August 12, 2008
I APPRECIATED Kenneth Braithwaite's Aug. 6 letter on my op-ed "8 Tips for Surviving a Hospital Stay. " Hospitals are making efforts to improve safety to save more lives, and patients are grateful. But that process will be slow- going given the magnitude of the preventable, fatal errors. Hospital care is hazardous to a patient's health. HealthGrades' most recent report (Fifth Annual HealthGrades Patient Safety in American Hospitals Study, 2008) says that nearly a quarter of a million deaths in hospitals were found to be preventable.
March 18, 1994 |
Hahnemann University Hospital yesterday announced a plan to overhaul the way patients are cared for, but a local union immediately expressed concern about possible job losses. Henry Nicholas, president of District 1199C of the National Union of Hospital and Health Care Employees, estimated that the sweeping proposal could eliminate 25 percent to 40 percent of Hahnemann's 3,200-person workforce. Nicholas' union represents about 1,300 housekeepers, technicians and aides at the 600-bed teaching hospital at Broad and Vine Streets.
August 25, 2009 |
Compared with the swath of health-care businesses spread out on either side of Interstate 95 from New York to Washington, tiny Danville and Riverside, Pa., at first glance don't seem to have much to offer that industry. But the two hamlets, across the Susquehanna River from each other about 150 miles northwest of Philadelphia, are homes to organizations trying to spark a boom in health-care innovation in rural Pennsylvania. One is Danville's Geisinger Health System, which has attracted national attention for providing quality patient care at relatively low costs.
March 1, 2002 |
State officials last night lifted a two-day-old ban on new admissions and some other services at Memorial Hospital of Salem County after a reinspection found that problems with patient care seen earlier were being addressed. "After this morning's meeting with hospital leadership . . . we are satisfied with the hospital's comprehensive efforts to correct problems," Clifton R. Lacy, acting commissioner of the Department of Health and Senior Services, said last night. On Wednesday, the state ordered that all admissions be halted and all surgical procedures be suspended after regularly scheduled inspections found poor sterilization of equipment, irregular keeping of prescription records, and a lack of nursing-care plans for many patients.
February 14, 1996 |
State health officials say they're surprised and troubled to discover that the U.S. attorney's office is investigating conditions at the Philadelphia Nursing Home. The city-owned home only recently regained its full state license in December after receiving serious sanctions following a state inspection in June. "We're concerned," said State Health Department spokesman Bruce Reimer. He said state health officials were unaware of the probe until it was disclosed yesterday. Meanwhile, Mayor Rendell downplayed the probe.
April 1, 1996 |
Charlotte Blankley walks softly and carries a little cellular phone. A registered nurse from Downingtown, Blankley works on Paoli Memorial Hospital's third-floor telemetry unit, where special equipment monitors heart patients. The push to lower health-care costs has reshaped her job, right down to the station where she works. Instead of a large central nurses' station, Blankley works from a mini-base called a patient server just outside patient rooms. There is one server - with supply cabinets, drawers, desktop, phone, charts and computer terminal - for every five patients.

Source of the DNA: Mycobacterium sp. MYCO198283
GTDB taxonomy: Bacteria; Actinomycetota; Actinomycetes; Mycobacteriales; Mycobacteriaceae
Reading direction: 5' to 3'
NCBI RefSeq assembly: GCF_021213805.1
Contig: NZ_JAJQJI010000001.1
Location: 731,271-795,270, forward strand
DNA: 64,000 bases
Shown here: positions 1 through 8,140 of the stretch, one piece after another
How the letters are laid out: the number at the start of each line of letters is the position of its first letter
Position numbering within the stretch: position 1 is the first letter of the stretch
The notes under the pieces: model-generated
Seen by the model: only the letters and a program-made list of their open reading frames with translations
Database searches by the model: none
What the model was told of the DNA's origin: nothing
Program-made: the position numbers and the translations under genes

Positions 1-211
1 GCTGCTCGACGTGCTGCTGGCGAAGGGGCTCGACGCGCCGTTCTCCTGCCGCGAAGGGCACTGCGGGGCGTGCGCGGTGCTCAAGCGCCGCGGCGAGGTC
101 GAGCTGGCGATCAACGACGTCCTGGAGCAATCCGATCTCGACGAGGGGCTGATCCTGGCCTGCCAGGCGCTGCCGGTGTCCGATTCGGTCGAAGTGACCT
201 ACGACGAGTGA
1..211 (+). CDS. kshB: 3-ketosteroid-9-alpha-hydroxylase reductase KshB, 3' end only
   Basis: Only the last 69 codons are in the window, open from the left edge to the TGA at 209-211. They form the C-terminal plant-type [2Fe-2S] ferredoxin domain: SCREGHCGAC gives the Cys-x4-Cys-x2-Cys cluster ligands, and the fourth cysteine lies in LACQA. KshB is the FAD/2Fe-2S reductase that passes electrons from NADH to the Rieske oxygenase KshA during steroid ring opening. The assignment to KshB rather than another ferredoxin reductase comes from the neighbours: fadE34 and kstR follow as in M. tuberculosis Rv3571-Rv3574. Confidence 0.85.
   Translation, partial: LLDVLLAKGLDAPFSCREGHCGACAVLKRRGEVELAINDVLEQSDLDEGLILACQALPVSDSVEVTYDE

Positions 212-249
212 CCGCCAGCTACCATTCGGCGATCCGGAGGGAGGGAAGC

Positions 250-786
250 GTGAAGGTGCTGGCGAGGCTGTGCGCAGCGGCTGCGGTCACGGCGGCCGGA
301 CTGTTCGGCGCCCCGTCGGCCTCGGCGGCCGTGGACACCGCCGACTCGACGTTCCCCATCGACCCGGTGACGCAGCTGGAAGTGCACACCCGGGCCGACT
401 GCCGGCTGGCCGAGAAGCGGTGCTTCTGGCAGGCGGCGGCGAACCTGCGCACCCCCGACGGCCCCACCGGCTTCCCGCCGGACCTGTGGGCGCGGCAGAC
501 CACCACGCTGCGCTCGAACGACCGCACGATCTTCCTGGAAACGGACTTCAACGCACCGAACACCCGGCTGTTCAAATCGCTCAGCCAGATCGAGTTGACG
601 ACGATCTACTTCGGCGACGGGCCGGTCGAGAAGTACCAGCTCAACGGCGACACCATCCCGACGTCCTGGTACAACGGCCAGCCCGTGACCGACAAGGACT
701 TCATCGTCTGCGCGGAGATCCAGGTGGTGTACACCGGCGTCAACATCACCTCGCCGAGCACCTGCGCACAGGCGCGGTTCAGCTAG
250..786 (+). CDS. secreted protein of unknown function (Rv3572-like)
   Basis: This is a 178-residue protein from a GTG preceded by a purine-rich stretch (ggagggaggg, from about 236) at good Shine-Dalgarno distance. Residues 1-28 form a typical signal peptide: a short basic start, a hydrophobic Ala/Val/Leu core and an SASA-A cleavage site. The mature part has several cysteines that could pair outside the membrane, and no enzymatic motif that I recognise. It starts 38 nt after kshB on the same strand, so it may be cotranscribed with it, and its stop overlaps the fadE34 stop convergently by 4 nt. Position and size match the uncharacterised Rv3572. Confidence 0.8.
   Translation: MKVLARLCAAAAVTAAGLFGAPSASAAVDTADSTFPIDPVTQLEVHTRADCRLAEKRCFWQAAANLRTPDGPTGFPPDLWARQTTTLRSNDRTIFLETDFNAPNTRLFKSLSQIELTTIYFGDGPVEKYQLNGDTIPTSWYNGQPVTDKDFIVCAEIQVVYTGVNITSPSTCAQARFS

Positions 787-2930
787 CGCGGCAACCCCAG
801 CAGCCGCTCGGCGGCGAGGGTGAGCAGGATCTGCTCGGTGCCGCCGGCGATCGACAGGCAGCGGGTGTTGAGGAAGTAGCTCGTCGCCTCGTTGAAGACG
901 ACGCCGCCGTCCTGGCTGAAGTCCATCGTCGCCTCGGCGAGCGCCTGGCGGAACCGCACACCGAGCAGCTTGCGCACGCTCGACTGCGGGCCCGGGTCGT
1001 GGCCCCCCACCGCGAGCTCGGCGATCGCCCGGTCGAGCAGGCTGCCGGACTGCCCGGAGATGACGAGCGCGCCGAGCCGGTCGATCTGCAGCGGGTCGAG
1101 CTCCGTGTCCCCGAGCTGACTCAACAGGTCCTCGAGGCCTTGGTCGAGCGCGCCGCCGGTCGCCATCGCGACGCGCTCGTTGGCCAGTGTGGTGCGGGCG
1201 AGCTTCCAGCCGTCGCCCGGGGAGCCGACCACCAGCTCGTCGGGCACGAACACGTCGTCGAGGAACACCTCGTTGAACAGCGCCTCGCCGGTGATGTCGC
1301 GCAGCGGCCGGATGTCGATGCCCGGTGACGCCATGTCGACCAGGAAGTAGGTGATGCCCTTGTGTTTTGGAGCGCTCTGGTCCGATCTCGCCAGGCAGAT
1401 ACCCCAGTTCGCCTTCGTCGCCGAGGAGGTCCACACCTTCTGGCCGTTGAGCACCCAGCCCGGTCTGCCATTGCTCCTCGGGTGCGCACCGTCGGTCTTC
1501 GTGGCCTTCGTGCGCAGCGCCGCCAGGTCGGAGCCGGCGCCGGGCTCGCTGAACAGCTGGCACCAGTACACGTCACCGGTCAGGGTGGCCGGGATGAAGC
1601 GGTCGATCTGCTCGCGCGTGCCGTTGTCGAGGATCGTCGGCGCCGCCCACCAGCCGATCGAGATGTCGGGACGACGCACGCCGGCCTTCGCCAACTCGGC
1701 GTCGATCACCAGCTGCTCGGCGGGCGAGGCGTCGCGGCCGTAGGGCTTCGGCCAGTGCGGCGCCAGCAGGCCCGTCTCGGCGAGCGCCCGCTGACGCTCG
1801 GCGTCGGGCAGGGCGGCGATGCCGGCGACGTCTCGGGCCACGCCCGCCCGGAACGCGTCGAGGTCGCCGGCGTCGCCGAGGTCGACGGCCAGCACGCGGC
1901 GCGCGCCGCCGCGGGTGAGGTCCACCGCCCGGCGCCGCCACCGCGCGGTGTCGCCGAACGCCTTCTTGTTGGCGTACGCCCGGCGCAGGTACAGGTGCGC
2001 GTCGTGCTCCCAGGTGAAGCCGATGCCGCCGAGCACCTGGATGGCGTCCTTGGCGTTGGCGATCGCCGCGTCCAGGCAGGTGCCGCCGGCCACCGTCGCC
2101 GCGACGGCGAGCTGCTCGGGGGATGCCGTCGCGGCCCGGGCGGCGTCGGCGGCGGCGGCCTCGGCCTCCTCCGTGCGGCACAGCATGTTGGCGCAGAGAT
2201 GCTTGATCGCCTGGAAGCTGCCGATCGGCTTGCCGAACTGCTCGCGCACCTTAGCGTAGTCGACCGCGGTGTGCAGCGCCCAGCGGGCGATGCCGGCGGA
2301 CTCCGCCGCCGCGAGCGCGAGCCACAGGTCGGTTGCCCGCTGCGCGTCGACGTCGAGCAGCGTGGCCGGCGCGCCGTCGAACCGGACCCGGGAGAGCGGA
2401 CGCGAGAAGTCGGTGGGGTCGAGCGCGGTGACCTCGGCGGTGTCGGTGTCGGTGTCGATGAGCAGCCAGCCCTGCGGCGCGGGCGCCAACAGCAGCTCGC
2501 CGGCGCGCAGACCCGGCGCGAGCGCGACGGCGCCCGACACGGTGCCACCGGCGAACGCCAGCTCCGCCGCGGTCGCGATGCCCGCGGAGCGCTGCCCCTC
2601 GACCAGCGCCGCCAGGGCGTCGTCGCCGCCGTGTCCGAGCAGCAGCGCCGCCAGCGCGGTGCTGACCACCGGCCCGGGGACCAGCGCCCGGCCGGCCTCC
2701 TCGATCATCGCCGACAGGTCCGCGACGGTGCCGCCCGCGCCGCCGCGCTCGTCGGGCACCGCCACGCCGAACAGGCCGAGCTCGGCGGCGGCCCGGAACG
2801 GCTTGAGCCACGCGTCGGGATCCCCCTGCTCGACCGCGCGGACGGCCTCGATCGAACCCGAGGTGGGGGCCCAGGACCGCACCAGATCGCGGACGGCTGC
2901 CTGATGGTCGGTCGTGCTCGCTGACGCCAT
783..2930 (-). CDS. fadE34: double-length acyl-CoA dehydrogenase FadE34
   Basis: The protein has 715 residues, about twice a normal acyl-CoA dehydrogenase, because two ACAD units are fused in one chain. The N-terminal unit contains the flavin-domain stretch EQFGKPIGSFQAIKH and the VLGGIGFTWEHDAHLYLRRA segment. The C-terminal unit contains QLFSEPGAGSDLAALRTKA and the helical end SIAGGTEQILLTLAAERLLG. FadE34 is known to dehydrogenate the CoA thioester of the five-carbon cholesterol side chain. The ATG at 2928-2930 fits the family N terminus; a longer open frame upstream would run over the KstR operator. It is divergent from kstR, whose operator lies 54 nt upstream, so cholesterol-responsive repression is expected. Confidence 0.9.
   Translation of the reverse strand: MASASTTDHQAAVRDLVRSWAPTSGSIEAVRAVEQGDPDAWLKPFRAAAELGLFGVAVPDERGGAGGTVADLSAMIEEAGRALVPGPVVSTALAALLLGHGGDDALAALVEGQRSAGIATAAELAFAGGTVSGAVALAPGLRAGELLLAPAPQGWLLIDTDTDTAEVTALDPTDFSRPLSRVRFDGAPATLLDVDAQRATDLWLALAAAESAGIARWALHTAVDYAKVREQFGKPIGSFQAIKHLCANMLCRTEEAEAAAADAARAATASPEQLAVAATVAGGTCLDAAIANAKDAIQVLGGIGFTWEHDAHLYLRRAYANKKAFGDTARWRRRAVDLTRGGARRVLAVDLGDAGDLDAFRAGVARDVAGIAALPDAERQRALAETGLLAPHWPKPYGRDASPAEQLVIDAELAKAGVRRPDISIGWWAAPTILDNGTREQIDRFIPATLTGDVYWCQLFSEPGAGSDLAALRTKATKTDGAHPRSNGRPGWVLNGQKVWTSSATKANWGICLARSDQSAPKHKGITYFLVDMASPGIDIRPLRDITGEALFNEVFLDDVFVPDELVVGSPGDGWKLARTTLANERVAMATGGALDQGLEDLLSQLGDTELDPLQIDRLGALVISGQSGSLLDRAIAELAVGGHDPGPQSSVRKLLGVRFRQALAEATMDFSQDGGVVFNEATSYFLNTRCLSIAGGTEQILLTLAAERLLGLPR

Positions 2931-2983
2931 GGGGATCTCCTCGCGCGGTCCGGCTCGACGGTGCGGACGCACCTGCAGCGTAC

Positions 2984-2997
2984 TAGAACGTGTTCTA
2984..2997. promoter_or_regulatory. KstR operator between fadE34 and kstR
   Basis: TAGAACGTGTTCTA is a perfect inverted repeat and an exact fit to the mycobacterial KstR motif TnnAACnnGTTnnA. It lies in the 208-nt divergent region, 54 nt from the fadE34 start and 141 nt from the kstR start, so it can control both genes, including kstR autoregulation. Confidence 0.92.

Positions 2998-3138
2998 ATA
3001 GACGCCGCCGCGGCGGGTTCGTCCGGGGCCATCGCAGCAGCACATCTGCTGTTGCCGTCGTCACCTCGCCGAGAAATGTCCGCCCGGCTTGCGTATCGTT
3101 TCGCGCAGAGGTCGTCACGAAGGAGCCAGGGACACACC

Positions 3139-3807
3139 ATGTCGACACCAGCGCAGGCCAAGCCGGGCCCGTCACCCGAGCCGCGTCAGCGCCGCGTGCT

September 11, 1991 |
The Philadelphia Nursing Home - the sole public facility serving AIDS patients and the indigent elderly here - has failed its state licensing inspection. The home received only a provisional license and has been ordered to make corrections. State inspectors cited problems in the home's infection-control procedures, use of restraints without proper consent, monitoring of patients' diets, patient care, cleanliness, and recordkeeping, according to a copy of the inspection report obtained by the Daily News.
July 1, 2014 |
WHEN JASPER Palmer Jr. coached a girls softball team, he kept them motivated by telling them they hit like girls. Maybe it wasn't the smartest idea to humiliate his team members that way - sort of like Tom Hanks telling his women's team in "A League of Their Own" that there's no crying in baseball. However, Jasper's approach worked, for the most part. There was a marked reduction in "girlie" hitting on his team, which was part of a women's softball league. And when he coached a Little League team, the Mount Airy Bantams, he could bring a player up short with his familiar saying, "You eyeballing me, son?"
July 30, 1996 |
Independence Blue Cross plans to drop Graduate Hospital from its network in 1997 and no longer pay for patient care there. The decision, disclosed in a letter the insurer faxed its brokers on Friday, also affects Graduate Hospital System (GHS)-City Avenue Hospital, GHS-Parkview, and Mount Sinai. It's scheduled to take effect Feb. 1, 1997, for members of Personal Choice, Keystone Health Plan East, Keystone Health Systems and Blue Choice, and on July 1, 1997, for traditional and comprehensive major-medical subscribers, according to the letter signed by Blue Cross chief marketing executive Christopher D. Butler.
December 3, 2012 |
When Walter Bronek had a mini-stroke in September, he was taken to the closest hospital, Robert Wood Johnson University Hospital Hamilton. "I never saw a neurologist at Robert Wood. The only thing I saw was a computer screen with a doctor from Jeff," said Bronek, referring to Thomas Jefferson University Hospital in Philadelphia. After an examination, the "doc-in-the-box," as Bronek called him, recommended Bronek go to Jefferson, which counts Mercer County's Robert Wood Johnson Hamilton among the 28 hospitals in its Jefferson Neuroscience Network.